By Bill Bice, CEO of nQ Zebraworks
The pandemic put legal IT in the spotlight. Suddenly, every firm had to switch to remote work, all at once, overnight. I was impressed by the speed and efficiency with which legal IT professionals at so many firms were able to pull this off.
And it wasn’t just me: there has been a lot of appreciation for firms’ IT from attorneys and firm management – it’s one of the silver linings of the pandemic.
But now there is a new challenge. During the pandemic, at least we knew where our attorneys and staff were: all working at home. Coming back to the office – accounting for the increased flexibility that many firms are employing – is a bigger challenge. The attorney and staff expectations of the technology at their disposal will return to what they’ve long been accustomed to, except now they have to be able to use those tools seamlessly as we Work From Anywhere.
What we need is more than just Work From Home or even Work From Anywhere. What we need is to be able to Work THE SAME From Anywhere. It doesn’t matter whether you’re in the office, at home, or in a client’s office: the firm’s infrastructure needs to extend wherever our attorneys and staff are at.
In the emergency nature of the pandemic, issues that would never have been left unaddressed got a bit of a free pass. Attorneys are using desktop scanners (connected to local hard drives) from their home office and random scanning apps on their smartphones, neither of which typically fit within firms’ security standards. It would be the rare attorney that remembers to go back and delete all the documents left behind on these devices all over the place.
Then, those documents are almost always manually moved around via email. Only with extra effort do they ever make it the firm’s normal workflows.
The solution is to extend the firm’s infrastructure so that it supports these devices. Edicts that you simply can’t use are difficult or impossible to enforce. It’s far better to incorporate desktop scanners and mobile devices into your infrastructure, where the firm’s security protocols and automated workflows still apply.
Another great example of needing to Work The Same From Anywhere is physical mail delivery. Attorneys are accustomed to getting their mail handed to them on time, and a lot of workarounds were implemented during the pandemic. The most common is to scan to email, leveraging tools already at the firm’s disposal. But email as a delivery mechanism has some serious shortcomings: it further clogs up the email server without providing any follow-up or accountability. It’s too easy for the mail to just get lost in the regular flood of emails.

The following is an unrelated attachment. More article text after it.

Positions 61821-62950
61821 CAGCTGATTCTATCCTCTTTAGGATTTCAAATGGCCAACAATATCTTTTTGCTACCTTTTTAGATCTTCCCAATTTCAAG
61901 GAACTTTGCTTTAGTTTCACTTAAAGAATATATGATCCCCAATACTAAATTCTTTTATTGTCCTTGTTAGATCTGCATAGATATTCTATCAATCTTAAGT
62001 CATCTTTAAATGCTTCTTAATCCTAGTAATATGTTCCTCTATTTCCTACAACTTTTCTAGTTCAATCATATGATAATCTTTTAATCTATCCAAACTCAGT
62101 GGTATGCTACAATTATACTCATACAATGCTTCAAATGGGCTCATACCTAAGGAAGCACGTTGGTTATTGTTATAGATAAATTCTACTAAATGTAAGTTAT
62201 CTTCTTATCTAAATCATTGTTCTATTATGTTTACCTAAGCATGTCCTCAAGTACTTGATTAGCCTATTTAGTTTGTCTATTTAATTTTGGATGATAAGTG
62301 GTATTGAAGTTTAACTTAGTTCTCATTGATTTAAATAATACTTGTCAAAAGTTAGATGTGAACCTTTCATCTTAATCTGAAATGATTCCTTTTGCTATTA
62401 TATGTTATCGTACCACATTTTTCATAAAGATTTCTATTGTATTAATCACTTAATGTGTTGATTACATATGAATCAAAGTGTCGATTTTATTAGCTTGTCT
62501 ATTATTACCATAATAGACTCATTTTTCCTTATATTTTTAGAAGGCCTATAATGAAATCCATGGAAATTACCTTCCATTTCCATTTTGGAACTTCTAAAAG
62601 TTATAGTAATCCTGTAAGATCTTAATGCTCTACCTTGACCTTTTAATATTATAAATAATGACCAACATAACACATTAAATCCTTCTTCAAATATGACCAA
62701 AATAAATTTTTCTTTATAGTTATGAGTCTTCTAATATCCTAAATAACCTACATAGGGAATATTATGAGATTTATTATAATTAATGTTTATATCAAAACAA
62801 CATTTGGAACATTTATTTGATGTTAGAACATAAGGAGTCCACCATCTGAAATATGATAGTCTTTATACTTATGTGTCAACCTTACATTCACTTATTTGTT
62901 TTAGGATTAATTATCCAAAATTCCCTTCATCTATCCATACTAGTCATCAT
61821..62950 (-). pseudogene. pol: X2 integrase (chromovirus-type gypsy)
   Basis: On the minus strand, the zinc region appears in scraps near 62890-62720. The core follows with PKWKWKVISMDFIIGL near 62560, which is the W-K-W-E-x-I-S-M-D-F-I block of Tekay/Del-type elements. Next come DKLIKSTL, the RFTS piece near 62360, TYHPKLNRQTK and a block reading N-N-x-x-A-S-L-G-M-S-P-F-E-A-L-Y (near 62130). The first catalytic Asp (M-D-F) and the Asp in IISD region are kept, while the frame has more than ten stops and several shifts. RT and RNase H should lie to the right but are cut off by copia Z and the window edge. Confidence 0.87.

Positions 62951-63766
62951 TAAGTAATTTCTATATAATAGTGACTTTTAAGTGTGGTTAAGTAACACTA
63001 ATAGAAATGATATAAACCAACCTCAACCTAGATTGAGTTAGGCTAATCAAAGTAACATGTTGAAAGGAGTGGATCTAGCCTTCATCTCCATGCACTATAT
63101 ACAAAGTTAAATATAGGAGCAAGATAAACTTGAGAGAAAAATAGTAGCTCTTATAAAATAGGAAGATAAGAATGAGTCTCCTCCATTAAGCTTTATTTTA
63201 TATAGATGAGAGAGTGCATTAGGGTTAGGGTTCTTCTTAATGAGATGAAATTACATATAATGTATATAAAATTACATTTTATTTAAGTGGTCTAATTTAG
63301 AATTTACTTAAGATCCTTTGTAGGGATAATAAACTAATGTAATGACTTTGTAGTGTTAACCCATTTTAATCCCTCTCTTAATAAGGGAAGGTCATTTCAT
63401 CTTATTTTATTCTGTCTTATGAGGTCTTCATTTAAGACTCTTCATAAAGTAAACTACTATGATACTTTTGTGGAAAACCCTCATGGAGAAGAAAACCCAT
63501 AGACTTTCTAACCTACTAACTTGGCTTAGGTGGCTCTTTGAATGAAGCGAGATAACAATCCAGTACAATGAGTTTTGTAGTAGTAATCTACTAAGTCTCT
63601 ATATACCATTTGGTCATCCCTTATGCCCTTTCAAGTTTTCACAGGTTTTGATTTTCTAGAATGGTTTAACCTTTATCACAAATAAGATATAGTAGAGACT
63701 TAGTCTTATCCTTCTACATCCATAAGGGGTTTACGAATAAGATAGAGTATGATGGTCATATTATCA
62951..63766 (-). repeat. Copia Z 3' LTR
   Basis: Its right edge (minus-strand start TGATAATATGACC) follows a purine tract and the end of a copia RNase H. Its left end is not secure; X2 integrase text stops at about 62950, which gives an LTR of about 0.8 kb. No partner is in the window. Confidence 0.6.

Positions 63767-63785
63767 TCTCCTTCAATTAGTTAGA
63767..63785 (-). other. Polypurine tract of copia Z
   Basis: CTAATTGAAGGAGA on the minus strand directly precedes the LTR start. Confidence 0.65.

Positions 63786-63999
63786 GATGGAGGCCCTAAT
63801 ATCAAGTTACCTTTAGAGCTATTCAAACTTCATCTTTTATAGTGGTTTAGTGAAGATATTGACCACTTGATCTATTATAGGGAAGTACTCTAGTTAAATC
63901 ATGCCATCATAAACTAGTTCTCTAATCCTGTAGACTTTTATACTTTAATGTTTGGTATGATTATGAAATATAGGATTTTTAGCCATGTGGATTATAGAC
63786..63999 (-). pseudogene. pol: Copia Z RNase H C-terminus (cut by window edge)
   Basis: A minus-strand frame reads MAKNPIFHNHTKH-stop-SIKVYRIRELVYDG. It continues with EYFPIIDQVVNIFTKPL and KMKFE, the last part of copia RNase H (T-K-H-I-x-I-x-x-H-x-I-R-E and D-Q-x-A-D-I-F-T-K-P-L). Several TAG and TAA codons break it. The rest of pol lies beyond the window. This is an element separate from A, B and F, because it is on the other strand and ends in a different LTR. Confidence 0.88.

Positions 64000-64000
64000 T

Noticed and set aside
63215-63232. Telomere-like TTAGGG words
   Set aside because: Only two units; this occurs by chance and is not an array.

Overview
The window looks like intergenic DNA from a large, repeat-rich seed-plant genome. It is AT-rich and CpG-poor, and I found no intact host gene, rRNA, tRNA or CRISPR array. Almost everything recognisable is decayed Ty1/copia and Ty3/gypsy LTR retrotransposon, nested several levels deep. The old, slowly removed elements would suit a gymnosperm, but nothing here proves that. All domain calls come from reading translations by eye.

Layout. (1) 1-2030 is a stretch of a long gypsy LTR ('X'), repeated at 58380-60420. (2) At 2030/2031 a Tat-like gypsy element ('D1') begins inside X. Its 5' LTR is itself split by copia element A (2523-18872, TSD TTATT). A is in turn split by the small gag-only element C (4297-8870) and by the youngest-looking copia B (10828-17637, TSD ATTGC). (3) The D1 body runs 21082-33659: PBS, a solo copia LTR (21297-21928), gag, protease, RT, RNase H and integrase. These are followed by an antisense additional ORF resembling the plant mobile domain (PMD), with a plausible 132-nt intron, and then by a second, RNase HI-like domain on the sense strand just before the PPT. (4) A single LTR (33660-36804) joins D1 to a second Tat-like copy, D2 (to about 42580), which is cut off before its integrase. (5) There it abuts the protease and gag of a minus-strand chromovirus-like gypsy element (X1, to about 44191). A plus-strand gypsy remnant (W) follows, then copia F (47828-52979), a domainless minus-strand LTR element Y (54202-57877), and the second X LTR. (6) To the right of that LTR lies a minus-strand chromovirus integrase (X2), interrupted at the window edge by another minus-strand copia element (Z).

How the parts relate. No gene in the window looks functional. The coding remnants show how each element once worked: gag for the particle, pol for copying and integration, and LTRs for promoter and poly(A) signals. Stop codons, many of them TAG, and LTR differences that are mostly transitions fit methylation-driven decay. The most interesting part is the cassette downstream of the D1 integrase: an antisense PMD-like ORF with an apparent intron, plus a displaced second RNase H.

A digital mailroom solves this problem by providing tracking and audit trails, while also automating processes like profiling in the document management system or tying to the accounting system or expense management, and providing delegate access to make it easier to manage the whole process.
A digital mailroom is a classic example of “Why haven’t we always done it this way?” It’s a much better solution than pushing the cart down the hallway and has the advantage of working equally as well no matter where your recipients are at on a given day. Going digital opens up whole new ways of working. For example, physical mail can now be shared with workgroups like docketing, A/P, A/R, and large cases with many professionals working on it.
What I love about implementing a digital mailroom is that it makes the process paperless – it’s a great way to accelerate your firm’s digital transformation.
As we emerge from the pandemic, now is the time to take advantage of the shift in perspective in legal IT. Professionals that previously saw IT as just a cost of doing business now see it as a strategic investment and the key to enabling their workflows and a function that is critical to supporting the new challenges of Work From Anywhere.
Bill Bice is the CEO at nQ Zebraworks, which is tackling the challenges created by Work From Anywhere. nQzw Queues is the workflow engine that powers more than 35% of the largest 250 law firms in the United States and 5 of the top 10 firms globally. Bill has a long history in legal technology, founding ProLaw Software at age 18, then becoming part of Thomson Reuters, where he founded the West km division.